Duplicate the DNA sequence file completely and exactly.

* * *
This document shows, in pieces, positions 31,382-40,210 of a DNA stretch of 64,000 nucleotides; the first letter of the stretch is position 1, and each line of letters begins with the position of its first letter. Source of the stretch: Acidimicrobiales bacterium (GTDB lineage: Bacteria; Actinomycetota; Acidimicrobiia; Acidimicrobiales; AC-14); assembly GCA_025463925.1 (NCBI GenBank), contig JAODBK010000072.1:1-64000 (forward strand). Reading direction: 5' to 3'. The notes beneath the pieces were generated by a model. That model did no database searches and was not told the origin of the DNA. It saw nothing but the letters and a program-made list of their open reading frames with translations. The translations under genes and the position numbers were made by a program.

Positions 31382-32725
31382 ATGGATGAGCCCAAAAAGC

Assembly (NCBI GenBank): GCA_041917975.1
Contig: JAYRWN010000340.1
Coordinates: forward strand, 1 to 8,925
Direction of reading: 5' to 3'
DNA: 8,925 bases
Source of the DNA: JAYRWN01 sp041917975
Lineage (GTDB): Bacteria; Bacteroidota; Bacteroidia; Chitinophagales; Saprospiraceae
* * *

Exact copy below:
This document shows, in pieces, positions 31,382-40,210 of a DNA stretch of 64,000 nucleotides; the first letter of the stretch is position 1, and each line of letters begins with the position of its first letter. Source of the stretch: Acidimicrobiales bacterium (GTDB lineage: Bacteria; Actinomycetota; Acidimicrobiia; Acidimicrobiales; AC-14); assembly GCA_025463925.1 (NCBI GenBank), contig JAODBK010000072.1:1-64000 (forward strand). Reading direction: 5' to 3'. The notes beneath the pieces were generated by a model. That model did no database searches and was not told the origin of the DNA. It saw nothing but the letters and a program-made list of their open reading frames with translations. The translations under genes and the position numbers were made by a program.

Positions 31382-32725
31382 ATGGATGAGCCCAAAAAGC

Assembly (NCBI GenBank): GCA_041917975.1
Contig: JAYRWN010000340.1
Coordinates: forward strand, 1 to 8,925
Direction of reading: 5' to 3'
DNA: 8,925 bases
Source of the DNA: JAYRWN01 sp041917975
Lineage (GTDB): Bacteria; Bacteroidota; Bacteroidia; Chitinophagales; Saprospiraceae